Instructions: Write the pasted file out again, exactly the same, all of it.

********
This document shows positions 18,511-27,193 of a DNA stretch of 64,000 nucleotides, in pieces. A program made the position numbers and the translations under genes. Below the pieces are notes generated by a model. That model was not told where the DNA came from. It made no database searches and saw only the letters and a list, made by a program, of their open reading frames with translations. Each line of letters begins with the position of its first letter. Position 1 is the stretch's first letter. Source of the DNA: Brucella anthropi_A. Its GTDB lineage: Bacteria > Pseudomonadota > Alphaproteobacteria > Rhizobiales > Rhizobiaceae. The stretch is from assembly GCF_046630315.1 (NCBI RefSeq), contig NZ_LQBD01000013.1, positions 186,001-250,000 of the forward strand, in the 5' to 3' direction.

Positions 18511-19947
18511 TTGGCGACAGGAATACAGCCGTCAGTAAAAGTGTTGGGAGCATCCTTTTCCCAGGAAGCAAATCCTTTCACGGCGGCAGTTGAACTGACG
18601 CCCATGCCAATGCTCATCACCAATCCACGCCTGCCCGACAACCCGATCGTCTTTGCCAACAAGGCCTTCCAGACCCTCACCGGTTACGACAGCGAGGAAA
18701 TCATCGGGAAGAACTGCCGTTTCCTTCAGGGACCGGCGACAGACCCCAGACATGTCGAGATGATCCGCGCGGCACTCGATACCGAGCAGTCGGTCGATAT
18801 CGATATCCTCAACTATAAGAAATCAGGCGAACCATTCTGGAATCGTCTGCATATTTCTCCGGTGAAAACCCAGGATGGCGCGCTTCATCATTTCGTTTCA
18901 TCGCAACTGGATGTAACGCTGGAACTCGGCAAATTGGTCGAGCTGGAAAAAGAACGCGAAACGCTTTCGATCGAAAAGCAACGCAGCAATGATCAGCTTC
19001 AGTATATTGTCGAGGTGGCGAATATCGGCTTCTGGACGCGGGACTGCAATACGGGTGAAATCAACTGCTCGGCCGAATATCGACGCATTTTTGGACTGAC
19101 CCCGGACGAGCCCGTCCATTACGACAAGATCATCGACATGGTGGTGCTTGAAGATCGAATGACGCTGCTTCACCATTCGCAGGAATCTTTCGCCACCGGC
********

This document shows positions 18,511-27,193 of a DNA stretch of 64,000 nucleotides, in pieces. A program made the position numbers and the translations under genes. Below the pieces are notes generated by a model. That model was not told where the DNA came from. It made no database searches and saw only the letters and a list, made by a program, of their open reading frames with translations. Each line of letters begins with the position of its first letter. Position 1 is the stretch's first letter. Source of the DNA: Brucella anthropi_A. Its GTDB lineage: Bacteria > Pseudomonadota > Alphaproteobacteria > Rhizobiales > Rhizobiaceae. The stretch is from assembly GCF_046630315.1 (NCBI RefSeq), contig NZ_LQBD01000013.1, positions 186,001-250,000 of the forward strand, in the 5' to 3' direction.

Positions 18511-19947
18511 TTGGCGACAGGAATACAGCCGTCAGTAAAAGTGTTGGGAGCATCCTTTTCCCAGGAAGCAAATCCTTTCACGGCGGCAGTTGAACTGACG
18601 CCCATGCCAATGCTCATCACCAATCCACGCCTGCCCGACAACCCGATCGTCTTTGCCAACAAGGCCTTCCAGACCCTCACCGGTTACGACAGCGAGGAAA
18701 TCATCGGGAAGAACTGCCGTTTCCTTCAGGGACCGGCGACAGACCCCAGACATGTCGAGATGATCCGCGCGGCACTCGATACCGAGCAGTCGGTCGATAT
18801 CGATATCCTCAACTATAAGAAATCAGGCGAACCATTCTGGAATCGTCTGCATATTTCTCCGGTGAAAACCCAGGATGGCGCGCTTCATCATTTCGTTTCA
18901 TCGCAACTGGATGTAACGCTGGAACTCGGCAAATTGGTCGAGCTGGAAAAAGAACGCGAAACGCTTTCGATCGAAAAGCAACGCAGCAATGATCAGCTTC
19001 AGTATATTGTCGAGGTGGCGAATATCGGCTTCTGGACGCGGGACTGCAATACGGGTGAAATCAACTGCTCGGCCGAATATCGACGCATTTTTGGACTGAC
19101 CCCGGACGAGCCCGTCCATTACGACAAGATCATCGACATGGTGGTGCTTGAAGATCGAATGACGCTGCTTCACCATTCGCAGGAATCTTTCGCCACCGGC